Inadequate Amount Of Potassium In Your Diet

Your diet needs to have enough potassium to enhance blood flow in the arteries by balancing sodium in the cells. If your diet has sufficient potassium, it helps the muscle cells in the arteries to relax. Relaxed muscle cells lower your blood pressure.

Some of the primary sources of potassium include

1. Dried fruits such as apricots and raisins

2. Beans, lentils, potatoes

3. Winter squash such as butternut and acorn

4. Avocadoes, bananas, oranges, orange juice

5. Tomatoes, coconut water

7. Yoghurt, dairy, and plant milk such as soy and almond

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Factors That May Affect Blood Pressure Readings

There are physiological, emotional and environmental factors which can cause your blood pressure increase or decrease temporarily throughout the day. So no single blood pressure reading is to be considered reliable. You need to take the readings at different times of day to determine the average blood pressure. So what is important is your average blood pressure over the time of the day.

Some of the factors which may affect your blood pressure reading temporarily include:

How Can One Prevent Or Treat Low Blood Pressure

7 Measuring blood pressure

The following methods can help you to treat or prevent low blood pressure

1. Minimizing or stopping alcohol intake

2. Consuming a lot of fluids

3. Consuming a lot of non-alcoholic drinks

4. Ensure that you remain hydrated when the weather is hot or when there is an outbreak of viral flu

5. Be sure to exercise often. Doing this helps to enhance blood circulation

6. sitting or standing very fast

7. When getting out of the bed, start by sitting upright for a while before getting out of the bed.

8. lifting heavy objects.

9. Make sure that you do not strain while passing stools

10. Do not expose yourself to hot water for a prolonged period. This hot water includes hot water springs, sauna, and spas

11. Do not stand still for long

12. Eat little meals more frequently to prevent post-meal dizziness

13. Avoid the use of over-the-counter medications without informing your physician

A physician could prescribe the following remedies to treat low blood pressure

1. midodrine

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What Is Systolic Blood Pressure

Systolic blood pressure measures how much pressure your blood exerts against your artery walls. The pressure within our arteries changes with every heartbeat, says Ian Del Conde Pozzi, M.D., a cardiologist and vascular medicine specialist at the Miami Cardiac & Vascular Institute. When the heart contracts, it pumps extra blood into the circulatory system, increasing the pressure. That increase is measured by systolic blood pressure.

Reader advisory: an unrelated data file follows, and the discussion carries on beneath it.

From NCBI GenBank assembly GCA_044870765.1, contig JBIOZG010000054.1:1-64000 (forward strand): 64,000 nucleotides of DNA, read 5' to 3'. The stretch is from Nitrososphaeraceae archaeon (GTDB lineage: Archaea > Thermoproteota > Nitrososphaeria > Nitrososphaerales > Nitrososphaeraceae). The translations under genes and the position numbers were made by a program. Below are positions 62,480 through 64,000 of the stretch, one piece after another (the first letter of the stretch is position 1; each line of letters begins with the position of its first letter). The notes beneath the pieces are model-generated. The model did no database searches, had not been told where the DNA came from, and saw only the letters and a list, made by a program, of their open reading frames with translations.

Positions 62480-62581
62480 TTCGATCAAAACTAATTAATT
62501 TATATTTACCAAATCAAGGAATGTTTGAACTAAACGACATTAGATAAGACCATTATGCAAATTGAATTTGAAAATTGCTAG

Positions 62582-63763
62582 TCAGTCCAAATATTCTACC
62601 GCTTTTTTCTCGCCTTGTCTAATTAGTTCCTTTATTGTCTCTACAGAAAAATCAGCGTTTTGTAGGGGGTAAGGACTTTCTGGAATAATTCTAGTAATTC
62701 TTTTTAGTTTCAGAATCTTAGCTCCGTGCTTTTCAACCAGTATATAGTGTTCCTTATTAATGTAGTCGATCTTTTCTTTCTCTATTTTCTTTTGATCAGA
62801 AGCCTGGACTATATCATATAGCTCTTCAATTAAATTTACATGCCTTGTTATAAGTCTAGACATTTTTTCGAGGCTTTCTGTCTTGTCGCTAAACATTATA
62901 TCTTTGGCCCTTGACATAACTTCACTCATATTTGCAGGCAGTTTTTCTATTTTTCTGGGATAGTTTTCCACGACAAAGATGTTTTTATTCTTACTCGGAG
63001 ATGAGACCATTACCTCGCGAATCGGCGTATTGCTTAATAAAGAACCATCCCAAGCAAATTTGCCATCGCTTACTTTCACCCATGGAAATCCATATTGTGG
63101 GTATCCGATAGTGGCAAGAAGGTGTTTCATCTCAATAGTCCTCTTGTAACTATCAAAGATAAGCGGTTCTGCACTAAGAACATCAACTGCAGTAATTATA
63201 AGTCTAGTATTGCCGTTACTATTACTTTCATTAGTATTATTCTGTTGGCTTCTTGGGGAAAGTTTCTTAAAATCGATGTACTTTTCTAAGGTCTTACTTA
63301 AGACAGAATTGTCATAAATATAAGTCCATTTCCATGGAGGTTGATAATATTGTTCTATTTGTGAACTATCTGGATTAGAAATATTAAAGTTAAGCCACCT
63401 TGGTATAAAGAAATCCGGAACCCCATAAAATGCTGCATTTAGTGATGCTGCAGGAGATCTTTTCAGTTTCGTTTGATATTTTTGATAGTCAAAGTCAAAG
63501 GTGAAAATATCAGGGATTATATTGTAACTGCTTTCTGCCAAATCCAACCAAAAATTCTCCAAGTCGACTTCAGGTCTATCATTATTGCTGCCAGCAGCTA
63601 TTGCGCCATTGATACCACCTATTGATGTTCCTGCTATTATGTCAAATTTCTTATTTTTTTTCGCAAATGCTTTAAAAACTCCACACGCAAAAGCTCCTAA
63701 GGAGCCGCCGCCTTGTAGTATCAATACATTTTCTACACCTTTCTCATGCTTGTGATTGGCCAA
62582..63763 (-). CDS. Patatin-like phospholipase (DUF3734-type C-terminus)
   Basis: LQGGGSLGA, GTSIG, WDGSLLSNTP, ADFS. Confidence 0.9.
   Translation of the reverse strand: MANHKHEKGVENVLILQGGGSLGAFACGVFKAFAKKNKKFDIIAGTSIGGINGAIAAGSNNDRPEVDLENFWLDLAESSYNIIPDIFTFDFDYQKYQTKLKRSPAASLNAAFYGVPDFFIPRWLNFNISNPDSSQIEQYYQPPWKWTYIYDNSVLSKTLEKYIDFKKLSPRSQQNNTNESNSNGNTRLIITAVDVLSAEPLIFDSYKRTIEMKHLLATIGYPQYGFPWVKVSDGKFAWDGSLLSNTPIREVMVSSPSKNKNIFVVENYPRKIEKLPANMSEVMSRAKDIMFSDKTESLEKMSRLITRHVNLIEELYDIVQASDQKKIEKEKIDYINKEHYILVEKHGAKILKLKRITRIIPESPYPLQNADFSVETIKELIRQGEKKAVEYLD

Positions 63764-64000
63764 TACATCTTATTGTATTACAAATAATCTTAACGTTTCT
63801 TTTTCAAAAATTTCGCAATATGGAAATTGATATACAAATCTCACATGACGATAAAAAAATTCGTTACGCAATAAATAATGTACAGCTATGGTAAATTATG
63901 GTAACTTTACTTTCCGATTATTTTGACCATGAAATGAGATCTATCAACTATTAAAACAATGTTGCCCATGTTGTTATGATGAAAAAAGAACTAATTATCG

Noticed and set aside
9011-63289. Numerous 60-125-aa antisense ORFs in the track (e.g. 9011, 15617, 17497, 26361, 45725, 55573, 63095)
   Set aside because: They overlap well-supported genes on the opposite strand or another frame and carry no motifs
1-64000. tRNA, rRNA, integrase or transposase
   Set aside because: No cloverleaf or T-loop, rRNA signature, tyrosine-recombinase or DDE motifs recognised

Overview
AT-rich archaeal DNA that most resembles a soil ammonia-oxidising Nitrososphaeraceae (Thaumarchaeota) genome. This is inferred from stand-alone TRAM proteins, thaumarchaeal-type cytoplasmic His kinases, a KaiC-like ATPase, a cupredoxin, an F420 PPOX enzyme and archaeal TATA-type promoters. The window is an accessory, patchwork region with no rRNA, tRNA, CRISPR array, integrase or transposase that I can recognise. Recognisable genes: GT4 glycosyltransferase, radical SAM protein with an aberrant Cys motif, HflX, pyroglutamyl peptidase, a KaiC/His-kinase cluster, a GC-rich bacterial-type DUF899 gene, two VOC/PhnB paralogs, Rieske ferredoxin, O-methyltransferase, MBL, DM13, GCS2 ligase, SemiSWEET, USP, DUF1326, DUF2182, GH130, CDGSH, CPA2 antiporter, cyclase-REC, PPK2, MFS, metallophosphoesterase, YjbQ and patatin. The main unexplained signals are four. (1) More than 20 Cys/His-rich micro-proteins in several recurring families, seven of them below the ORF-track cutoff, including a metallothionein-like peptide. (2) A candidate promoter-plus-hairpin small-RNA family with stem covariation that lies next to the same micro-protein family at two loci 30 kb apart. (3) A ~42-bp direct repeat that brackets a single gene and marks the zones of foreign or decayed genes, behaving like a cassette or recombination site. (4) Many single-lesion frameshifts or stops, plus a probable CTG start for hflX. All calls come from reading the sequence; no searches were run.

Ambulatory Blood Pressure Monitoring

Having a raised blood pressure reading in 1 test does not necessarily mean you have high blood pressure.

Blood pressure can fluctuate throughout the day. Feeling anxious or stressed when you visit your GP can also raise your blood pressure.

If you have a high reading, you may be asked to take some readings with a 24-hour monitor that checks your blood pressure throughout the day.

This will confirm whether you have consistently high blood pressure.

It’s known as 24-hour or ambulatory blood pressure monitoring.

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Normal Bp Range For Men

The average BP range for men varies by age group. The age group with the lowest normal blood pressure reading in men is 31-35 years . The age group with the highest normal blood pressure level reading in men is 61-65 years .

Here are a few healthy tips for keeping your blood pressure in the normal range:-

  • Exercise, exercise, and exercise

Reduce the intake of sodium in your diet. Drink less alcohol. If youre a sweet tooth, this remedy will be your favourite eat dark chocolate and cocoa. Eat calcium-rich food like dairy, leafy greens and beans. Cut back on caffeine intake. Taking natural supplements like aged garlic extract, fish oil, whey protein, berberine, and hibiscus can instantly lower your high blood pressure. Eat magnesium-rich foods like legumes and whole grains. Meditation and deep breathing can activate the parasympathetic nervous system, which helps slow your heart rate and ultimately lowers your blood pressure level. Eating berries lowers your blood pressure and the risk of heart diseases.

What are normal and abnormal values of blood pressure?

Normal blood pressure is systolic of less than 120 and diastolic of less than 80 . However, elevated blood pressure values are systolic of 120 129 and diastolic less than 80.

Low And High Blood Pressure And Prehypertension